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Date of Issue: March 01, 2007

Tax proposal troubles mayors, chamber

Island mayors and Anna Maria Island Chamber of Commerce representatives plan to hold a town meeting this spring on tax matters.

The idea came out of a meeting Feb. 23 at the chamber office, 5313 Gulf Drive, Holmes Beach. The meeting involved chamber president Mary Ann Brockman, chamber chairman Mark Davis, Holmes Beach Mayor Rich Bohnenberger, Anna Maria Mayor Fran Barford and Bradenton Beach Mayor John Chappie.

The gathering was called to discuss how the chamber can partner with municipalities on events such as Bayfest in Anna Maria and a ribbon-cutting ceremony at the pier in Bradenton Beach.

The chamber plans to hold a Jazz Under the Stars concert in Anna Maria Oct. 19, the night before Bayfest takes place on Pine Avenue. Bayfest, Brockman said, is "getting bigger and bigger every year."

In Bradenton Beach, the chamber is working with the Bridge Street Merchants Association on a ribbon-cutting ceremony at the pier in September.

An idea for Holmes Beach, a sort of Taste of the Island, is in the works for 2008.

"My goal is to do something major in each city," Brockman said, adding that the chamber is working on a full year of events on the Island, as well as the Taste festival and a tradeshow in 2008.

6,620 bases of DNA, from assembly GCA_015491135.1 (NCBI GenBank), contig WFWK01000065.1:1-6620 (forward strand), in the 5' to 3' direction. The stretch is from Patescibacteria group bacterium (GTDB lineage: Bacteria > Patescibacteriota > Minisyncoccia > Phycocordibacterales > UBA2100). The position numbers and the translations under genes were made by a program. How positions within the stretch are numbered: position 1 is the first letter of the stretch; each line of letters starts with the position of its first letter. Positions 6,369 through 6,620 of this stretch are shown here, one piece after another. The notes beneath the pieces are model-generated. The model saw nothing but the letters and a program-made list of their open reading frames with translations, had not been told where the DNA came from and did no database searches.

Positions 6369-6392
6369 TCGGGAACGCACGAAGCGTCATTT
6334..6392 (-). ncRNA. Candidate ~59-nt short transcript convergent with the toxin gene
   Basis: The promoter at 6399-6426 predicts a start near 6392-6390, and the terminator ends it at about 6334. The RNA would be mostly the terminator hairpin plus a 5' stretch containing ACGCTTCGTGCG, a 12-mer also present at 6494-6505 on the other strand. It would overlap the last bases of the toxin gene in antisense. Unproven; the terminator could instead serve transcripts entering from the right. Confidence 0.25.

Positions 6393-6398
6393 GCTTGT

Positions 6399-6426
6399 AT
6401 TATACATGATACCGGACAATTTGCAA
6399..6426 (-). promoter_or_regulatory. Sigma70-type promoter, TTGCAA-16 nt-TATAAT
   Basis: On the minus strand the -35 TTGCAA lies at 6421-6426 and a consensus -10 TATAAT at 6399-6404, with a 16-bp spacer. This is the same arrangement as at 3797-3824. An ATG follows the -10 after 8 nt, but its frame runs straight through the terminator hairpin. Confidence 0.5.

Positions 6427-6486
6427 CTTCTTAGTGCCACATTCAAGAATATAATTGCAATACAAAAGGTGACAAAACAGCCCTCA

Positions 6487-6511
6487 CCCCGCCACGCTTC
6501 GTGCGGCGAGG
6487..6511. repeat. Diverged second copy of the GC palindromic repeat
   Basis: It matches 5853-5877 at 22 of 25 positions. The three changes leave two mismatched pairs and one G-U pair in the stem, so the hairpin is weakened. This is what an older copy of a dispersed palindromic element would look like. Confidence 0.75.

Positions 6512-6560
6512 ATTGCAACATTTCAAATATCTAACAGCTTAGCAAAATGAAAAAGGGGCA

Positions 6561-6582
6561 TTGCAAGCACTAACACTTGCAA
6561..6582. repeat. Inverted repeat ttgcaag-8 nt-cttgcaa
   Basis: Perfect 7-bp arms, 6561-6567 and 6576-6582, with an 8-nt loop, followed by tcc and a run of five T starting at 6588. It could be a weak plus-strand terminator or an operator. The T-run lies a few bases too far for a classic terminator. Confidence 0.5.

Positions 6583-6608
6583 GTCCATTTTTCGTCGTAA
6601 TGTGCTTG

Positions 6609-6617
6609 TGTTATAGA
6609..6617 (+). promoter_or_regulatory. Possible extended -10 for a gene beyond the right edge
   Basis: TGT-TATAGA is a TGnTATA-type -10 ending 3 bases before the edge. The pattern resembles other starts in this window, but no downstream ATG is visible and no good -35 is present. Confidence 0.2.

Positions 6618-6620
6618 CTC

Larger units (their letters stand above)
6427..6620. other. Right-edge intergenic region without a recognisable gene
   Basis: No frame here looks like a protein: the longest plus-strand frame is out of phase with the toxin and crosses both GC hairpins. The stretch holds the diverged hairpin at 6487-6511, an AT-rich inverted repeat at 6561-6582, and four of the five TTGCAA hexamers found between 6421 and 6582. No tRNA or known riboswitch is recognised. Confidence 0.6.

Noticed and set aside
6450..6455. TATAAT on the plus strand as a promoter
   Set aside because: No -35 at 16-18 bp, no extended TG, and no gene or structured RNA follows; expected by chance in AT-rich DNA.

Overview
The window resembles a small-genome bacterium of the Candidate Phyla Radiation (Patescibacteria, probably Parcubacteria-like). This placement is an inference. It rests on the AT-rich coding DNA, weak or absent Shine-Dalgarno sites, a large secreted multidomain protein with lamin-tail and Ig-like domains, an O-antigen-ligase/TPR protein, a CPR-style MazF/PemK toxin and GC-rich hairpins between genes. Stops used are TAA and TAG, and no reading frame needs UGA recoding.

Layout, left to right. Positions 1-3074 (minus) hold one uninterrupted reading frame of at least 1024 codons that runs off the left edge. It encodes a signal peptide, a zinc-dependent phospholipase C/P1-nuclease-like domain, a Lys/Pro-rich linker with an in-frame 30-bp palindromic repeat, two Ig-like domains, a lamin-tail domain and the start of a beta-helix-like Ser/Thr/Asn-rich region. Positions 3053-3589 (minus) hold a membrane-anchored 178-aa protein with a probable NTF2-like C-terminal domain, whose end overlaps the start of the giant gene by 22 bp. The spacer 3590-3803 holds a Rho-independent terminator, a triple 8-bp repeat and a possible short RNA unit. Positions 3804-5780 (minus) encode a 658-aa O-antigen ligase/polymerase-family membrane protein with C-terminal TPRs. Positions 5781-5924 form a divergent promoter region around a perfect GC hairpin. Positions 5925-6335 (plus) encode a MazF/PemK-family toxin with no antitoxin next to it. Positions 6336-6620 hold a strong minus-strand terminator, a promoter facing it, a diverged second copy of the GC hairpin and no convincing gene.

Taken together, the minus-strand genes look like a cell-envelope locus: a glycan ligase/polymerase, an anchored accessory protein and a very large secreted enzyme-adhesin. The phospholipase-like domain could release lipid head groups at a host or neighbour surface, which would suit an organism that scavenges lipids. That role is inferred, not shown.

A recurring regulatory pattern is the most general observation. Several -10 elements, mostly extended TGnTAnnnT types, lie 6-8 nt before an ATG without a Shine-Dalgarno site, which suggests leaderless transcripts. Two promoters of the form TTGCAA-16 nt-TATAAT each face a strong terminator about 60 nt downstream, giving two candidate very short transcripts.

The bulk of the morning meeting was devoted to sharing concerns about proposed changes to the tax system in the state.

"We need to alert the membership of the chamber to the dismal consequences of what's being proposed," Bohnenberger said.

A tax-relief plan recommended by a state House committee would involve two phases. The first phase would roll back property taxes across the state beginning July 1. The rollback would apply to residents, out-of-state second homeowners and businesses using 2001 property tax bills and a formula that takes growth and inflation into consideration.

A second phase would involve a constitutional amendment that would eliminate property taxes on homesteaded property and then raise the state sales tax 2.5 cents. The amendment would also limit the annual growth of state and local spending.

"The tourists pay again," Brockman said, referring to the proposed increase in the sales tax and echoing what chamber directors have said across the state in February.

"Is there something we can do as Island mayors?" Barford asked.

From that question developed the idea of an Island town meeting, perhaps in the hall at St. Bernard Catholic Church and involving a representative from the Florida League of Cities, as well as municipal officials and the chamber.

"I think we need to do that," Bohnenberger said.

"The governor thinks we're awash in money," the Holmes Beach mayor said, adding that proposals circulating in Tallahassee could doom the Island's municipal governments.

Bohnenberger also shared his concerns about the state tax proposal with the Holmes Beach Civic Association during a meeting Feb. 24 at the Island Branch Library in Holmes Beach.